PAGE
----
Find Inner Peace at These 12 Stunning Japanese Gardens Across the United States
Serenity is closer than you think.
What characterizes an authentic Japanese garden? Ancient customs dictate three essential natural elements—water (an asymmetrical central pond as well as moving aquatic features), rocks (including gravel and/or sand), and various plantings, especially moss. Secondary basics consist of pagodas, stone lanterns, and bridges. All are meant to reflect Shinto and Buddhist concepts of harmony and tranquility and appeal to all the senses. Interest in Japanese gardens in this country began with displays at late 19th- and early 20th-century U.S.-based world’s fairs and expositions. World War II dampened the enthusiasm, but the public gradually warmed to these beautiful landscapes again.
The Japanese Garden
WHERE: Van Nuys, California
SuihoEn in the San Fernando Valley encompasses a trio of gardens “of water and fragrance” over six-and-a-half acres—dry meditation, “wet-strolling,” and tea. Its designer, Dr. Koichi Kawana, also created over a dozen other Japanese gardens across the United States. What’s unique about this setting is that it’s part of the Donald C. Tillman Water Reclamation Plant, whose treated wastewater irrigates the garden and fills its lake.
Missouri Botanical Garden
WHERE: St. Louis, Missouri
The 14-acre Seiwa-en, “garden of pure, clear harmony and peace,” lives up to its name with a minimalist display shaped by centuries-old Japanese practices. The centerpiece is a large lake with four islands, one showcasing a teahouse constructed in Missouri’s sister state in Japan, Nagano Prefecture, then reassembled in St. Louis and dedicated in a Shinto ceremony. Snow is considered to be a flower in Japanese gardens, and visitors here are urged to brave winter’s chill for a different perspective.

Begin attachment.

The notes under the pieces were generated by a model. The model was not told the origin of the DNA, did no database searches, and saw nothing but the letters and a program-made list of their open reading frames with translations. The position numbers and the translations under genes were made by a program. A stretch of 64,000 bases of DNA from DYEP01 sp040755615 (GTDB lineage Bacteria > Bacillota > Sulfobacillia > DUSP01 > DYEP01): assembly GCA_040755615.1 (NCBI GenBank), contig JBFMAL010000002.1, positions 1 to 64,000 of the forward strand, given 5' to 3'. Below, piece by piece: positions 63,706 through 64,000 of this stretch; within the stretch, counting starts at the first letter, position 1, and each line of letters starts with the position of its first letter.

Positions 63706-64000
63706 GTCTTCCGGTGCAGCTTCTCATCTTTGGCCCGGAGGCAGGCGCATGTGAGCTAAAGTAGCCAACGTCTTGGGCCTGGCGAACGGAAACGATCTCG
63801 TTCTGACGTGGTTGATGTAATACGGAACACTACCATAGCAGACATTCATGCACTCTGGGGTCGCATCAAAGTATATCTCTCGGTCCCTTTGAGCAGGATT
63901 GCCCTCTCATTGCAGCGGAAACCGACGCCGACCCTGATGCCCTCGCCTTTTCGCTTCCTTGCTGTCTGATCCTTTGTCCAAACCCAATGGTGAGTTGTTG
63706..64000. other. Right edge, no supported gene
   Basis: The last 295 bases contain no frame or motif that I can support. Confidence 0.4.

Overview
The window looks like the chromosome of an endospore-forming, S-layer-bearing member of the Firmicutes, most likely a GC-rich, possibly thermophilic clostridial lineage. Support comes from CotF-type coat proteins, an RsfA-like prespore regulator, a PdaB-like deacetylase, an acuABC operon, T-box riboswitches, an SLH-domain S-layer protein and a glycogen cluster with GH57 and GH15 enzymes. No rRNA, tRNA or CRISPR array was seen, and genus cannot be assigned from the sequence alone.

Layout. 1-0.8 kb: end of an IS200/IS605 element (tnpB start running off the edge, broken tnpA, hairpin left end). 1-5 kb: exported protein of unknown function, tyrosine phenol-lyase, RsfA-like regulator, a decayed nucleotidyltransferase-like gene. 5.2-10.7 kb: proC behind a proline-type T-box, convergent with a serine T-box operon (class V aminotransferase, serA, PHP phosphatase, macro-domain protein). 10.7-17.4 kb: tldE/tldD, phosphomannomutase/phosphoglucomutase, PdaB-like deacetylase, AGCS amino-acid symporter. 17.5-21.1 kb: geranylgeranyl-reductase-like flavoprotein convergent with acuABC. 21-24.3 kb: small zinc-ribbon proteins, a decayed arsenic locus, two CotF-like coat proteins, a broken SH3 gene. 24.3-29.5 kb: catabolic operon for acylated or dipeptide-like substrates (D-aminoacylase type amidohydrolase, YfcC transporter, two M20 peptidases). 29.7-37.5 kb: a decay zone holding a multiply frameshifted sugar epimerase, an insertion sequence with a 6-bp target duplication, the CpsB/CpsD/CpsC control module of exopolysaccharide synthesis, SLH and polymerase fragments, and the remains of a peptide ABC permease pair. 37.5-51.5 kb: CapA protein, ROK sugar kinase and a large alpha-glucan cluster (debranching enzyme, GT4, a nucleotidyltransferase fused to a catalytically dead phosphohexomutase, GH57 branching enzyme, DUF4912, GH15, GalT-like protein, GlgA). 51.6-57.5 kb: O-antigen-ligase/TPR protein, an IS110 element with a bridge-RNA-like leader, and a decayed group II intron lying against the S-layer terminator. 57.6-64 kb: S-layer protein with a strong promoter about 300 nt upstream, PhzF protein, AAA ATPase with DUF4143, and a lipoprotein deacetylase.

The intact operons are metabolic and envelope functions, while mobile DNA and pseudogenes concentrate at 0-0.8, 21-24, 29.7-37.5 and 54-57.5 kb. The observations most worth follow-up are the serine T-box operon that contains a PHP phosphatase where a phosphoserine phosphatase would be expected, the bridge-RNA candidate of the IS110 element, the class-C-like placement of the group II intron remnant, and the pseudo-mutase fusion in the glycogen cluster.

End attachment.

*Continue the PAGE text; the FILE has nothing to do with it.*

The Hammond Museum & Japanese Stroll Garden
WHERE: North Salem, New York
In a stroll garden, wandering paths lead visitors on a progression of unfolding picturesque vistas. Each one is carefully curated, using different mediums and images to encourage contemplation—by slowing down—as well as anticipation of what’s around the bend. Among other events, Hammond hosts tea ceremonies and Japanese flower arranging classes (Ikebana). One night a year, the gardens open for Otsukimi/Moonviewing, via a downloaded computer program.
Bloedel Reserve Japanese Garden
WHERE: Seattle, Washington
Planned without drawings by Seattle nurseryman Fujitaro Kubota for the Bloedel family, this meditative space on Bainbridge Island has miniature mountains and an approximately 170-year-old Laceleaf Japanese Maple imported from Japan by Kubota. Walk right up to but don’t step on the perfectly groomed Sand and Stone Garden, another of Dr. Kawana’s creations, located in front of the Guest House.
Japanese Garden of Peace
WHERE: Fredericksburg, Texas
The National Museum of the Pacific War might seem an incongruous place for a restful Japanese garden, but it actually was a gift from Japan to the U.S., symbolizing “the complicated but firm friendship between the two countries.” To that end, it honors Fredericksburg local Admiral Chester W. Nimitz, and incorporates a replica of Japanese Admiral Togo’s meditation study. The garden’s raked gravel mimics ocean waves, with plantings standing in for Pacific islands.